Clinton’s Testimony on Benghazi Not Confirmed, Says State Dep’t

By Patrick Goodenough | December 14, 2012 | 5:42 AM EST

Secretary of State Hillary Clinton addresses a news conference after meeting with a Libya contact group in Abu Dhabi, United Arab Emirates, on June 9, 2011. (AP Photo/Susan Walsh, Pool)

( – The State Department Thursday reined in expectations that Secretary of State Hillary Clinton will share with lawmakers the findings of an inquiry into the Sept. 11 terror attack on the U.S. consulate in Benghazi.

Spokeswoman Victoria Nuland could not confirm that Clinton would give testimony on Capitol Hill next Thursday – even though the chairmen of the Senate Foreign Relations Committee and House Foreign Affairs Committee have both issued advisories to that effect.

Nuland told a press briefing that to her knowledge the Accountability Review Board (ARB) has yet to complete its work.

“I don’t have any dates – any schedule of the secretary’s to announce here,” she said. “It’s dependent upon events between now and then.”

Moreover, when asked whether Clinton in fact intends to share the ARB’s report with Congress, Nuland replied, “I don’t have anything to announce one way or the other on that.”

“The ARB’s responsibility is to brief the secretary. The secretary has said that she will be transparent and open with Congress. I don’t have anything further to announce.”

Under law an ARB must be convened in cases of loss of life, serious injury or significant destruction of property at U.S. missions abroad. After the Benghazi consulate attack, which resulted in the deaths of Ambassador Chris Stevens and three other Americans, Clinton in early October set up a board under former ambassador Thomas Pickering, assisted by retired former chairman of the Joint Chiefs of Staff, Adm. Mike Mullen and others.

Late last month Clinton told reporters that when the ARB’s work was completed “we intend to make the results of their investigation publicly [sic], and at that time I will be able to address all of these issues” relating to the Benghazi attack.

She is not required by law, however, to share the actual report with Congress – only its recommendations and any actions taken in response to them.

Under the statute governing ARBs, findings are submitted to the secretary of state, “together with recommendations as appropriate to improve the security and efficiency of any program or operation which the Board has reviewed.”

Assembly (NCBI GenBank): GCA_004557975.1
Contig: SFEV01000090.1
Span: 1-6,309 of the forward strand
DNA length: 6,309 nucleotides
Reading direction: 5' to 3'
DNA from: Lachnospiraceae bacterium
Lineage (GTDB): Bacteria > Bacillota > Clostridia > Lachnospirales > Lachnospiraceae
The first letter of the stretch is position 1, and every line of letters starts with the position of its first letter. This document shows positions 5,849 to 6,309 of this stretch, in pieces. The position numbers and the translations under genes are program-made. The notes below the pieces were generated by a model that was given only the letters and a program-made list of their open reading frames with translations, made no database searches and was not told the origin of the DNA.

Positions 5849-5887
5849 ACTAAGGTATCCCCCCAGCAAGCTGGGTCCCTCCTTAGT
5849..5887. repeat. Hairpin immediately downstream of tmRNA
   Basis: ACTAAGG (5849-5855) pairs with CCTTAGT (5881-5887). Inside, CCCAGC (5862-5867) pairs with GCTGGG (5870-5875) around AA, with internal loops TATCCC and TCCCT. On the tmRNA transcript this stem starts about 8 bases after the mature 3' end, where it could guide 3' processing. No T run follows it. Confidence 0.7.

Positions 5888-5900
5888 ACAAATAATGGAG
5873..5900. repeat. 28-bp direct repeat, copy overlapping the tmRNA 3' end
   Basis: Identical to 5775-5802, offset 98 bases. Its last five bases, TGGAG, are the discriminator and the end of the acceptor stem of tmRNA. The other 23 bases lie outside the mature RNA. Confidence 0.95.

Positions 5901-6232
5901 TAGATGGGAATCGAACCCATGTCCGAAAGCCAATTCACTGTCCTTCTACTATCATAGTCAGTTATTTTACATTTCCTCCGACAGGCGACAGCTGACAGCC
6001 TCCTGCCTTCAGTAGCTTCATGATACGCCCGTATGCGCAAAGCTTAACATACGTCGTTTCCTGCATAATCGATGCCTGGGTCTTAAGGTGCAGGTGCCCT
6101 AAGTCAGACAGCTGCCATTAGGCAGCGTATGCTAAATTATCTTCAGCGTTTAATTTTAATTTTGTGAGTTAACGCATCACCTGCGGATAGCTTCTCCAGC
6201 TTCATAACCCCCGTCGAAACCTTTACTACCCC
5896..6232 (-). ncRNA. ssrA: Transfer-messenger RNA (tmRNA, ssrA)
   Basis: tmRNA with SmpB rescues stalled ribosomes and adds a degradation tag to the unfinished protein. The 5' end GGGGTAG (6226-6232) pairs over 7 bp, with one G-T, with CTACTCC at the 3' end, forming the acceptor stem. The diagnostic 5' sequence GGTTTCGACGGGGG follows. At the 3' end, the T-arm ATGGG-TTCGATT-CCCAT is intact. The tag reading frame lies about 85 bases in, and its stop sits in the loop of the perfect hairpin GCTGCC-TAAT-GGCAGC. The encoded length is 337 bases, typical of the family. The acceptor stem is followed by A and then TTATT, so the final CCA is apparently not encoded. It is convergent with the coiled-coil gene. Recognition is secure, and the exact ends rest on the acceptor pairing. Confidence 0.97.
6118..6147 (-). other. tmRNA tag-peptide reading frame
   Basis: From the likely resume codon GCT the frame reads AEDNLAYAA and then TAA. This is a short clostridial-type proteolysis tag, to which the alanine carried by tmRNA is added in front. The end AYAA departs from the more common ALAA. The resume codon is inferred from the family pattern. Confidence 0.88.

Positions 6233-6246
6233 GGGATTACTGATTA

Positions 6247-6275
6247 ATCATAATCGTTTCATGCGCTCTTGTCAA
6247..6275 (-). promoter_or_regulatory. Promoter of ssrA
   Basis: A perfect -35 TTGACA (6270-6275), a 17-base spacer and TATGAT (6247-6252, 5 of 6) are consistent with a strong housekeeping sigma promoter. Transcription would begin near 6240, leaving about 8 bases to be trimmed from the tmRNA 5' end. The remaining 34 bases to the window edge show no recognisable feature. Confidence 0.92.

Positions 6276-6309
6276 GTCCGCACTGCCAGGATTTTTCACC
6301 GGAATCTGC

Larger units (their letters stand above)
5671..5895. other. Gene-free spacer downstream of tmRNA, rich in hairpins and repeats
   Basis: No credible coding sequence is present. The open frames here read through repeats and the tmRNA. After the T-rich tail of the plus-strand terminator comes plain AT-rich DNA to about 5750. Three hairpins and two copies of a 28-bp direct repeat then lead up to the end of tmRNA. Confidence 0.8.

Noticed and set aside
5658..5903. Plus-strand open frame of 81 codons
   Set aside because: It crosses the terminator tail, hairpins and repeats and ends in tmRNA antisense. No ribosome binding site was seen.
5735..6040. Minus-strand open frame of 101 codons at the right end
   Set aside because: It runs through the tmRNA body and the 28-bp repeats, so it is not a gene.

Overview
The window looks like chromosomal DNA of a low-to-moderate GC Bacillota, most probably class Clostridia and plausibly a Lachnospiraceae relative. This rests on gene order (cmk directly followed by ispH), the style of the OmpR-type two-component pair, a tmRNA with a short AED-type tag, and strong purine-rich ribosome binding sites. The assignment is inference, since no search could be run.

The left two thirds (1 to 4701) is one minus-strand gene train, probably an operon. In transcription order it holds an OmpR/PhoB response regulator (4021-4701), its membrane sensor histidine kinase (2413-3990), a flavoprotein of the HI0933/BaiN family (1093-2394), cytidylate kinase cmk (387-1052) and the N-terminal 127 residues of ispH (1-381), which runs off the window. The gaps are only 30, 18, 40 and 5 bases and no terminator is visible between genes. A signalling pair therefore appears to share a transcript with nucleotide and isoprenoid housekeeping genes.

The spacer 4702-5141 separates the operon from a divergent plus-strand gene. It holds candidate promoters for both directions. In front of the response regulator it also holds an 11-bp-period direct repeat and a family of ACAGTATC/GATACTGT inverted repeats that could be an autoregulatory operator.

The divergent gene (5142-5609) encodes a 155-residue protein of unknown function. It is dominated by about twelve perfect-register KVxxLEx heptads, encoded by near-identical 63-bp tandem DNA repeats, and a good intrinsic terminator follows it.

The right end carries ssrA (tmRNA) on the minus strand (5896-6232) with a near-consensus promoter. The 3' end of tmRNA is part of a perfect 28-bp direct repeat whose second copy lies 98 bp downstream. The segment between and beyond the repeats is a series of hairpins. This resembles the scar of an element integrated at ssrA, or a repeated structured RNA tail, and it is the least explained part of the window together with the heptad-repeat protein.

The secretary then has 90 days in which to report to Congress “on each such recommendation and the action taken with respect to that recommendation,” it says.

Nuland on Thursday noted the 90-day provision, but added that Clinton “obviously will intend to consult with them far earlier than that, as she’s committed.”

The announcement of the ARB, published in the Federal Register on October 4, said the aim was “to examine the facts and circumstances of the attacks and to report findings and recommendations as it deems appropriate.”

“Within the timeframe required by statute following receipt of the report [that is, 90 days], the Department will report to Congress on all recommendations made by the Board and any actions undertaken in response to those recommendations,” it stated.

Both Senate Foreign Relations Committee chairman Sen. John Kerry (D-Mass.) and House Foreign Affairs Committee chairman Rep. Ileana Ros-Lehtinen (R-Fla.) have announced that Clinton will testify next Thursday.

The Senate panel hearing, scheduled for 9 a.m. on December 20, is entitled “Benghazi: The Attack and the Lessons Learned.” The House committee hearing is scheduled for 1 p.m. the same day, under the title “Benghazi Attack, Part II: The Report of the Accountability Review Board.”

Questions surrounding the Benghazi incident – whether security precautions were adequate, who and what was behind the attack, and the administration’s response – have stoked controversy over the months since.

The latest fallout was ambassador to the U.N. Susan Rice’s decision Thursday to withdraw her name from consideration as secretary of state, after several Republican senators indicated they would not support her if nominated.

Rice had come under fire for saying on television five days after the attack that the incident, according to the best information available at the time, had been a “spontaneous reaction” to an online video mocking Mohammed, rather than a planned terrorist attack.

In a statement announcing next week’s hearing, Kerry – who is himself in contention for the secretary of state post – implied, as he has done before, that the GOP criticism has been politically-motivated.

“We ask our diplomats and development personnel to operate in some of the most dangerous places on the planet,” he said. “We owe it to them, and we owe it to the memory of Ambassador Chris Stevens and his three fellow Americans who lost their lives in Benghazi to get past the politics and focus on the substance of what happened and what it tells us about diplomatic security going forward.”

Patrick Goodenough
Patrick Goodenough
Spencer Journalism Fellow